DISRUPTING ILLEGAL FISHING IN THE PACIFIC: RADIANT SPOTLIGHT VOL. 7

By: Radiant Solutions

Posted on Nov 06, 2018

Illegal, Unreported and Unregulated (IUU) fishing is one of the greatest economic, social and environmental threats to the world's oceans. Commonly referred to as ‘poaching’, IUU fishing costs the global fishing industry tens of billions of dollars each year—impacting the sustainability of fisheries and the livelihoods of local communities that are dependent on fishing as a source of food and income. The Southeast Pacific is among those most affected, with fishing stocks drastically depleted because of increased consumption and IUU profitability.

 This periodical examines the critical need for improved IUU monitoring and enforcement, and demonstrates how Radiant Solutions comprehensive analysis and methodology can augment these anti-IUU operations. To continue reading how Radiant Solutions is implementing unique geospatial applications and harnessing the power of big data, enforcement agencies and interagency partners to more effectively disrupt and deter IUU fishing operations, please subscribe to our exclusive monthly periodical, the Radiant Spotlight here.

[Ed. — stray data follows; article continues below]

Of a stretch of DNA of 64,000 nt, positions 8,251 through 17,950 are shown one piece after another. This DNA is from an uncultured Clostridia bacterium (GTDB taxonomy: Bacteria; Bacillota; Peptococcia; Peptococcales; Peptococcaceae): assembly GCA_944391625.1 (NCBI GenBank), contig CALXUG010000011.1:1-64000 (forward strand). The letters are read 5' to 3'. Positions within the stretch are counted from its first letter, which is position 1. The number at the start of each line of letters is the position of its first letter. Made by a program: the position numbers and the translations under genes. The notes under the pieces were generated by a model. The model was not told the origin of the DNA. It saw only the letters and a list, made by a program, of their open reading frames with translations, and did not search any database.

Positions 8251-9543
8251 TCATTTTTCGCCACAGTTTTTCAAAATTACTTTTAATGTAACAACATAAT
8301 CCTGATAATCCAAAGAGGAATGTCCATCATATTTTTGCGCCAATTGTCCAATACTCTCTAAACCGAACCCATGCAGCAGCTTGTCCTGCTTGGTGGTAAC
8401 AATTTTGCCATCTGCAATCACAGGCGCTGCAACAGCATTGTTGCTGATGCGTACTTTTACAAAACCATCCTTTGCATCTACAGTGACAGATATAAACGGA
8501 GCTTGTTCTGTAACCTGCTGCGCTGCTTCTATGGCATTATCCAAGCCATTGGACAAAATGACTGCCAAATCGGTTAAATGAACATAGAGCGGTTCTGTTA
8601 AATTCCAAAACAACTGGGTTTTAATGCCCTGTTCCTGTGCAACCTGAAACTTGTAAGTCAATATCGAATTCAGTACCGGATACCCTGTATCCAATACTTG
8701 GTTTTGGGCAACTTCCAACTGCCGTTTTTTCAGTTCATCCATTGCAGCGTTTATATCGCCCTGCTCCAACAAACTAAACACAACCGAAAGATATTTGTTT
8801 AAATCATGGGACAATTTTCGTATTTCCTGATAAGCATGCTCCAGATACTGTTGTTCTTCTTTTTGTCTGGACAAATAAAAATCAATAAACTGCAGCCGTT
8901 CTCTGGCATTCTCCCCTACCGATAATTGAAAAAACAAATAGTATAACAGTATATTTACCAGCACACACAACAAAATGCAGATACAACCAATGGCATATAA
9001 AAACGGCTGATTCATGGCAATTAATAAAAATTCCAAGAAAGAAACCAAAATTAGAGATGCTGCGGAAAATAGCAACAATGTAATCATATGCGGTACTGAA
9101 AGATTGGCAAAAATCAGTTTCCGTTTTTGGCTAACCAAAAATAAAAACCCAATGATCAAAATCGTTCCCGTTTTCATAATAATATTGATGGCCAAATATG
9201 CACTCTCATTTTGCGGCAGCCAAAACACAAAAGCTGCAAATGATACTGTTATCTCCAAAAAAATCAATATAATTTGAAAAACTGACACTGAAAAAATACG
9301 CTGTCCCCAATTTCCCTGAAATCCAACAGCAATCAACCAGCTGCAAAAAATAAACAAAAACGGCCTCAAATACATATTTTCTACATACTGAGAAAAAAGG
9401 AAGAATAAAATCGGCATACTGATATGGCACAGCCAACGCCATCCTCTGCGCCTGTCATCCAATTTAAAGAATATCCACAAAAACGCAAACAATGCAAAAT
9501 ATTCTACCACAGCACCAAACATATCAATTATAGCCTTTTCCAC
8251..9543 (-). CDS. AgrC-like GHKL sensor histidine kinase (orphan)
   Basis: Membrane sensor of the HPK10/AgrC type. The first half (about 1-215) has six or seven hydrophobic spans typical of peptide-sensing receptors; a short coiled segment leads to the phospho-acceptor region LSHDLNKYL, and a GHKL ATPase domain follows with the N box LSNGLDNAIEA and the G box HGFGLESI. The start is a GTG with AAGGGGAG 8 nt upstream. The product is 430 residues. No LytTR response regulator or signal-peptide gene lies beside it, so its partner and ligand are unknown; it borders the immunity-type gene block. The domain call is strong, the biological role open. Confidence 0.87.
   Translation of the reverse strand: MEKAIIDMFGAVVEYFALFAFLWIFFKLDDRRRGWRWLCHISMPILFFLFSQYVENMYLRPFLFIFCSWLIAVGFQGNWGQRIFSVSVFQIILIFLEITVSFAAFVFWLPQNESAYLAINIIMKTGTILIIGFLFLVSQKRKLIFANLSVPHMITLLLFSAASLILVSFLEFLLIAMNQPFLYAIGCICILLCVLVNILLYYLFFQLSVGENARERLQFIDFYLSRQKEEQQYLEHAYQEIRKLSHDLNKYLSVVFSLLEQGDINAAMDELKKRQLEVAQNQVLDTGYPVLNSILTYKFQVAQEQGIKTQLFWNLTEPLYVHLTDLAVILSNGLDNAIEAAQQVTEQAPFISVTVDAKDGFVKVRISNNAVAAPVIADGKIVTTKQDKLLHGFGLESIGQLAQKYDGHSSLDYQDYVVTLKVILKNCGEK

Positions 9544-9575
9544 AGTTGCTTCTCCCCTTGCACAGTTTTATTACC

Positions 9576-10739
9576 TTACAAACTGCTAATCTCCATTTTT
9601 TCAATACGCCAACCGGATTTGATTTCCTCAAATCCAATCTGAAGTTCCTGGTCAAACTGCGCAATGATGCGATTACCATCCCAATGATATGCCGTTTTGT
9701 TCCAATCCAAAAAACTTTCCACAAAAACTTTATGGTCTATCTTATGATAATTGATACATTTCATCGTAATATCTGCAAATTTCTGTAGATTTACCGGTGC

Sneak Peek:

Vessel Tracking

The identification and tracking of potential IUU vessels is a critical component to monitoring and enforcing IUU fishing is. Most IUU fishing is dependent upon transshipments, which is the practice of combining IUU loads with legally caught fish by transferring illegally caught fish to large refrigerated vessels (or "reefers") outside of territorial waters on the high seas. 

Many fishing vessels (and almost every reefer vessel) possess an Automatic Identification System (AIS) transceiver for navigation purposes. Each AIS signal provides valuable data on its vessel's location and movement. IUU vessels demonstrate unique spatial-temporal signatures that are critical to monitoring real-time activity as well as predicting future events. As mentioned, AIS data is also fully integrated in Radiant Solutions' InsightExplorer platform. The map below provides a snapshot of AIS data collected on October 7, 2018 and highlights overall vessel activity and density in the Pacific.